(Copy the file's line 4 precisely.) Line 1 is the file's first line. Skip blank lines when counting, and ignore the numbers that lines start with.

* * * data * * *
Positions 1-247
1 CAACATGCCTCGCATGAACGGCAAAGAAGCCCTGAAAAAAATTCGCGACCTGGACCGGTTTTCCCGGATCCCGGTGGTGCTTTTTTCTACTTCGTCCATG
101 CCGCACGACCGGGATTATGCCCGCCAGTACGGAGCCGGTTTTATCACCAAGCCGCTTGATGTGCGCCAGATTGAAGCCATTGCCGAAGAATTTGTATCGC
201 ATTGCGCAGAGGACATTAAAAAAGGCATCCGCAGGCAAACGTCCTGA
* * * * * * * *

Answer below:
201 ATTGCGCAGAGGACATTAAAAAAGGCATCCGCAGGCAAACGTCCTGA